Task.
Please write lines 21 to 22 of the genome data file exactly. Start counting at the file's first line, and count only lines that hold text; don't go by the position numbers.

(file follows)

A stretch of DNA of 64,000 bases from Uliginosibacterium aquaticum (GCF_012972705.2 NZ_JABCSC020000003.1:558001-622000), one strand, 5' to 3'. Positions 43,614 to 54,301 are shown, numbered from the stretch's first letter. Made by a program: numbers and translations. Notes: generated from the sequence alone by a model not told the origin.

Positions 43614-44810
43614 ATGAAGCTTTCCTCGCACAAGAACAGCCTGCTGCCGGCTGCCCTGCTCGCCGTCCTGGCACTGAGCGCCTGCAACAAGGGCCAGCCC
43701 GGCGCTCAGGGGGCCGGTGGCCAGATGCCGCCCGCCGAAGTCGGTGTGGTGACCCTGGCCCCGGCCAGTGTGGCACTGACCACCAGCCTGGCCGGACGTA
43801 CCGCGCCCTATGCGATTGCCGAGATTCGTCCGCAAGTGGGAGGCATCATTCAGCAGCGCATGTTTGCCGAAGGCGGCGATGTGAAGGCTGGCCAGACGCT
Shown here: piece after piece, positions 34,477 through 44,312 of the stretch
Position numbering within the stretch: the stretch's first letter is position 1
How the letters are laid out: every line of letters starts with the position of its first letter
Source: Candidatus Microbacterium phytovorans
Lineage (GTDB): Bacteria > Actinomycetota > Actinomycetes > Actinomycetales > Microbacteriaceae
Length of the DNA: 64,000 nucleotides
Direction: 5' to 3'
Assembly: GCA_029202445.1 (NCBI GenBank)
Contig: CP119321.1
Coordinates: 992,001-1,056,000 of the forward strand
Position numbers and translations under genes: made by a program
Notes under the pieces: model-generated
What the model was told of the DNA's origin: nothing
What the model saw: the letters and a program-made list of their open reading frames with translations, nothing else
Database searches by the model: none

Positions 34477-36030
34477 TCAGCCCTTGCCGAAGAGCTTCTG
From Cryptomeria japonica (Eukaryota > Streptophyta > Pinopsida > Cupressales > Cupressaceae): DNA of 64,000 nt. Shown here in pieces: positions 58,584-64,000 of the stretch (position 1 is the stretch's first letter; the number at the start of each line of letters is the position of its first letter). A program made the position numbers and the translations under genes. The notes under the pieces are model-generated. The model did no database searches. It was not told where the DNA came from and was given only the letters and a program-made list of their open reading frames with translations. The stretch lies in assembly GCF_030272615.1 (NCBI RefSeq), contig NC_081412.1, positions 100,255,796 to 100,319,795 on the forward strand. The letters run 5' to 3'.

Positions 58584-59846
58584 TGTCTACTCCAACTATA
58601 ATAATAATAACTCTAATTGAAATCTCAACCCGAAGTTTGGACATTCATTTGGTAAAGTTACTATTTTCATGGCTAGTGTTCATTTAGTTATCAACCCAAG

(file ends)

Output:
Positions 34477-36030
34477 TCAGCCCTTGCCGAAGAGCTTCTG